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August 8, 2019

UN report urges action on food waste and meat consumption

Reducing food waste and consuming less meat will ease pressure on land and help tackle the threat of climate change, a United Nations report has claimed.

By Dean Best

Reducing food waste and consuming less meat will ease pressure on land and help tackle the threat of climate change, a United Nations report has claimed.

The UN’s Intergovernmental Panel on Climate Change (IPCC), which advises governments, has called for the more sustainable use of land.

Around 25-30% of food produced worldwide is being wasted, accounting for 8-10% of man-made greenhouse gas emissions, the report said.

“Reduction of food loss and waste can lower GHG emissions and contribute to adaptation through reduction in the land area needed for food production,” the report read.

“During 2010-2016, global food loss and waste contributed 8-10% of total anthropogenic GHG emissions. Currently, 25-30% of total food produced is lost or wasted. Technical options such as improved harvesting techniques, on-farm storage, infrastructure, transport, packaging, retail and education can reduce food loss and waste across the supply chain.”

Cutting meat consumption and incorporating more plant-based products into diets could hit emissions, as well as improve diets, the IPCC argued.

“Balanced diets, featuring plant-based foods, such as those based on coarse grains, legumes, fruits and vegetables, nuts and seeds, and animal-sourced food produced in resilient, sustainable and low-GHG emission systems, present major opportunities for adaptation and mitigation while generating significant co-benefits in terms of human health,” the report said.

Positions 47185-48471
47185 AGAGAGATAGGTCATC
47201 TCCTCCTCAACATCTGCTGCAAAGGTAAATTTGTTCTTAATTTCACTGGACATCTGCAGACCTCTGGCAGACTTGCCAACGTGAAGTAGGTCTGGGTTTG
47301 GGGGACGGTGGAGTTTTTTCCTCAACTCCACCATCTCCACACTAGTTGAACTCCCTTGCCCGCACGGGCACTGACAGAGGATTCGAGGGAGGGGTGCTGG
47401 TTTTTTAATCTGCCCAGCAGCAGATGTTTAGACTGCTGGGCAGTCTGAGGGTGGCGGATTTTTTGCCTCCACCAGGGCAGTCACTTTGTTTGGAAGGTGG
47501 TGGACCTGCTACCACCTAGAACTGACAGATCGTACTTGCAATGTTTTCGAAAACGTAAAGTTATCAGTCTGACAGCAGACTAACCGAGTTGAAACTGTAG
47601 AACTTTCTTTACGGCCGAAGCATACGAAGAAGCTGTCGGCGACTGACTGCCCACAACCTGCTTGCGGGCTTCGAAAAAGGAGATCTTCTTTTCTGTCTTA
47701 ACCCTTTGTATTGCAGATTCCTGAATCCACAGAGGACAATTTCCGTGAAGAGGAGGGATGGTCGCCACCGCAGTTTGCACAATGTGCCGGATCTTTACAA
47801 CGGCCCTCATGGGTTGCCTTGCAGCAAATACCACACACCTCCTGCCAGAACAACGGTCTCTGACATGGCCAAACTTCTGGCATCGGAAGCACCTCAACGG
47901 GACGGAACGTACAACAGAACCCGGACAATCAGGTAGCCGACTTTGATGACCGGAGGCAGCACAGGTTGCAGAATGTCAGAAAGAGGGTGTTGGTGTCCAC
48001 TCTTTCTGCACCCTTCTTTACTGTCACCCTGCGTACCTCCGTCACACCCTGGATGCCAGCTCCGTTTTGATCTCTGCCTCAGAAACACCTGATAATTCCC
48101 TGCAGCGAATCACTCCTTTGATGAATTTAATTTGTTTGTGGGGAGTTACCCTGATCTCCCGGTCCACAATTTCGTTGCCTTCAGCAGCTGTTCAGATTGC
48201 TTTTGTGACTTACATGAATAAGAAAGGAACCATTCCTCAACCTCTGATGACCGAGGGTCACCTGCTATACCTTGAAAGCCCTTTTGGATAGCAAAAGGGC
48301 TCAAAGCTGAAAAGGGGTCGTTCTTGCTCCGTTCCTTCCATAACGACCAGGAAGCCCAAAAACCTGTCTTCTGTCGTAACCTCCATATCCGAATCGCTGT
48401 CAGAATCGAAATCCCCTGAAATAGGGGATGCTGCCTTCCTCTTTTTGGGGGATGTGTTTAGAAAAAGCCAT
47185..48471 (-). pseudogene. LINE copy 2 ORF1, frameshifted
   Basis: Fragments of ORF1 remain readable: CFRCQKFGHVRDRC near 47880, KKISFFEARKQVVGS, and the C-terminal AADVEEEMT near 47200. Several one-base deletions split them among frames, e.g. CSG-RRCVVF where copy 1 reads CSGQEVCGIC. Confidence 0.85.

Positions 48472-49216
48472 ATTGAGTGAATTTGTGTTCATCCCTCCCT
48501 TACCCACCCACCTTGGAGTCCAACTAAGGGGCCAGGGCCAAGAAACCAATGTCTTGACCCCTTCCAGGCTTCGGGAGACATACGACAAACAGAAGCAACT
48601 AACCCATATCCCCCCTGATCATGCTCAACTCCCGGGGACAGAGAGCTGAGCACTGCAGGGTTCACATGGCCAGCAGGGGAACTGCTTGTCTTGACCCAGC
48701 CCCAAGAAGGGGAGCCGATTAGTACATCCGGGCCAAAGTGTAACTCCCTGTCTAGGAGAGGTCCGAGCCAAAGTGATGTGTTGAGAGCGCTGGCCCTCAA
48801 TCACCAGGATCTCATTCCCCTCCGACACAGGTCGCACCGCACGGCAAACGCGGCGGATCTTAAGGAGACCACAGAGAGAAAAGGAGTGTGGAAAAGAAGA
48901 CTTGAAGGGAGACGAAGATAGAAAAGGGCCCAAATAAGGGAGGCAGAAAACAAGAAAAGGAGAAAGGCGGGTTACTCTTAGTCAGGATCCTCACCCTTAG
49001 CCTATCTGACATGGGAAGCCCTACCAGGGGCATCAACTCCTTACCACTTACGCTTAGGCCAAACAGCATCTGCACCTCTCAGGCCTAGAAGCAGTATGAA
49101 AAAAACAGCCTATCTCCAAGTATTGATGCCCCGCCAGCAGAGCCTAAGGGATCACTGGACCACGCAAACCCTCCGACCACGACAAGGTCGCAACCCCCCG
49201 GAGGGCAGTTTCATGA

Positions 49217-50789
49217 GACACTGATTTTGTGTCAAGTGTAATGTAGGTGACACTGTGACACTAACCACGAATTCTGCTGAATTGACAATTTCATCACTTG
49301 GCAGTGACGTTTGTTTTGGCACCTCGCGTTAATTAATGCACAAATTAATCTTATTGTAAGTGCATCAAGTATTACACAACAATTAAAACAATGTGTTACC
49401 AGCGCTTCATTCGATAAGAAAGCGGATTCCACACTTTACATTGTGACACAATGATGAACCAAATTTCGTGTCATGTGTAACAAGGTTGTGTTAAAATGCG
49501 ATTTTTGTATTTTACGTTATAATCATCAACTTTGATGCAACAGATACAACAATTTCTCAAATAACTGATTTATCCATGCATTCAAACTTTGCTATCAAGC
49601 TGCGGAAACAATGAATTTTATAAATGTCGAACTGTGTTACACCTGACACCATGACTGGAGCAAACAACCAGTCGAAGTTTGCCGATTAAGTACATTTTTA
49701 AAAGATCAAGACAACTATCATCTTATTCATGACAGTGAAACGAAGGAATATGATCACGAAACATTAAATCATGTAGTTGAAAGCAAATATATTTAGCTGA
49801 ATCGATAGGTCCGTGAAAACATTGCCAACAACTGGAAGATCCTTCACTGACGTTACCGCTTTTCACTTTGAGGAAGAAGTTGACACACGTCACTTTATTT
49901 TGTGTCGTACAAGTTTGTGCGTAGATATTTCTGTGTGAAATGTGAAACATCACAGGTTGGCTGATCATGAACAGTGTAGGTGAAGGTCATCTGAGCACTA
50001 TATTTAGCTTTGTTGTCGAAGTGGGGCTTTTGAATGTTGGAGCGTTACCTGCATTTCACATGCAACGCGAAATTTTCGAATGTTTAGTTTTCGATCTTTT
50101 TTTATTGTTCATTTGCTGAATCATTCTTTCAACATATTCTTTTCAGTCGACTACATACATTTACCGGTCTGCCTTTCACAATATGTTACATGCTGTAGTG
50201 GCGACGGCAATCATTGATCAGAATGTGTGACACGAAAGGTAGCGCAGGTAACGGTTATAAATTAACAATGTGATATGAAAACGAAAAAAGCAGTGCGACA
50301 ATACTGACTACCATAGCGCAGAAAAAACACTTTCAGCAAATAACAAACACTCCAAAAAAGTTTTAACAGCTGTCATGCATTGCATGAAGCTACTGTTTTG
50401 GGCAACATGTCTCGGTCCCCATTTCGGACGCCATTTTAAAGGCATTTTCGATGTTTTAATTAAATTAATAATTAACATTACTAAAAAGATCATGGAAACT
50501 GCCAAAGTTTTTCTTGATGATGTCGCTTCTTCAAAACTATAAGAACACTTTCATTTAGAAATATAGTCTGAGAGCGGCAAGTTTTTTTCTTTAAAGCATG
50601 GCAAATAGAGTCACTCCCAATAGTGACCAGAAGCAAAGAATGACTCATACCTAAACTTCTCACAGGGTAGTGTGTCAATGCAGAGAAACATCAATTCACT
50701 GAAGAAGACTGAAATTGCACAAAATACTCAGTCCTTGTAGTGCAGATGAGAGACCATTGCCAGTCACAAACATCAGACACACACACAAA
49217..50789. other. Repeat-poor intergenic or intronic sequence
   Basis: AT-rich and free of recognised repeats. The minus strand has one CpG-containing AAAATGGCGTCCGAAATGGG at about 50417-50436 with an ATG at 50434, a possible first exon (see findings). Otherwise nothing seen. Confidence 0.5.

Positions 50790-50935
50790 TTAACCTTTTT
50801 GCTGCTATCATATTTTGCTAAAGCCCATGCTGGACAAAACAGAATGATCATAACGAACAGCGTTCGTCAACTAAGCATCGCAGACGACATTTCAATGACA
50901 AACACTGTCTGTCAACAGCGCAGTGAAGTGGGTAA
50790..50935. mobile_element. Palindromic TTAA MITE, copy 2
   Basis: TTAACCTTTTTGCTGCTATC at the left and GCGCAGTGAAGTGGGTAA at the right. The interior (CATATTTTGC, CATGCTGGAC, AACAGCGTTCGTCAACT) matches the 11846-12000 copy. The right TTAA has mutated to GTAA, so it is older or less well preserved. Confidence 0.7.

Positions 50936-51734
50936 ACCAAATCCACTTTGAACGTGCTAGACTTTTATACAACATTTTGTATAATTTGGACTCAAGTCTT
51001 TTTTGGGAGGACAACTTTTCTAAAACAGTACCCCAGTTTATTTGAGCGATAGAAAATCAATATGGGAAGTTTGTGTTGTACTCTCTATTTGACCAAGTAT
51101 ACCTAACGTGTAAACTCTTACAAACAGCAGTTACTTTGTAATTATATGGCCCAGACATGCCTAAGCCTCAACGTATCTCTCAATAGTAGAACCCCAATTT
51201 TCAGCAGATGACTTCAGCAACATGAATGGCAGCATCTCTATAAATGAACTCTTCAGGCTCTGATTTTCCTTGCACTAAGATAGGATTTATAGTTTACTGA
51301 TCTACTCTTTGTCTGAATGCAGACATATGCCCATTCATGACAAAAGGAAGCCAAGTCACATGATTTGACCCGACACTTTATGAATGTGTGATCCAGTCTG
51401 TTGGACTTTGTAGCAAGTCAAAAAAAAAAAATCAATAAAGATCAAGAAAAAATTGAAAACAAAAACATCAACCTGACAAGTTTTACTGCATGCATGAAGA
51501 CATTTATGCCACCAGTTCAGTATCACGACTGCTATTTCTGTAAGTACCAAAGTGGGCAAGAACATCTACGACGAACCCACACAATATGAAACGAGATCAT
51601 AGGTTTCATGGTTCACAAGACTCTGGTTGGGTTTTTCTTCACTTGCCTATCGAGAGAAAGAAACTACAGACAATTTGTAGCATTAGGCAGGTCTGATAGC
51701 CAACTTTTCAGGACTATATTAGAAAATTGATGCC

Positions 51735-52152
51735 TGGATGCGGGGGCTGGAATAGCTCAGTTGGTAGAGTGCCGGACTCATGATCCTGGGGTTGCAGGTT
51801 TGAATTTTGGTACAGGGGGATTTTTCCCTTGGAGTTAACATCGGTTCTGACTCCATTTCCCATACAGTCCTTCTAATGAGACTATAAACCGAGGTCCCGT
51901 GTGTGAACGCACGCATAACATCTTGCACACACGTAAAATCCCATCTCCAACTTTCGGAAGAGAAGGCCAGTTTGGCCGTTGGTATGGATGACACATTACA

The study will be an input into forthcoming climate and environment negotiations, such as the Conference of the Parties of the UN Convention to Combat Desertification (COP14) in New Delhi in September and the UN Framework Convention on Climate Change Conference (COP25) in Santiago, the Chilean capital, in December.

“Governments challenged the IPCC to take the first ever comprehensive look at the whole land-climate system. We did this through many contributions from experts and governments worldwide. This is the first time in IPCC report history that a majority of authors – 53% – are from developing countries,” said Hoesung Lee, chair of the IPCC.

The report underlined how better land management could contribute to tackling climate change but is not the only solution. Reducing greenhouse gas emissions from all sectors is essential if global warming is to be kept to well below 2ºC, if not 1.5ºC, the report said.

Tim Lang, the Professor of Food Policy at City University in London, said a move to “sustainable diets is essential”.

In 2015, governments backed the Paris Agreement goal of strengthening the global response to climate change by holding the increase in the global average temperature to well below 2ºC above pre-industrial levels and to pursue efforts to limit the increase to 1.5ºC.

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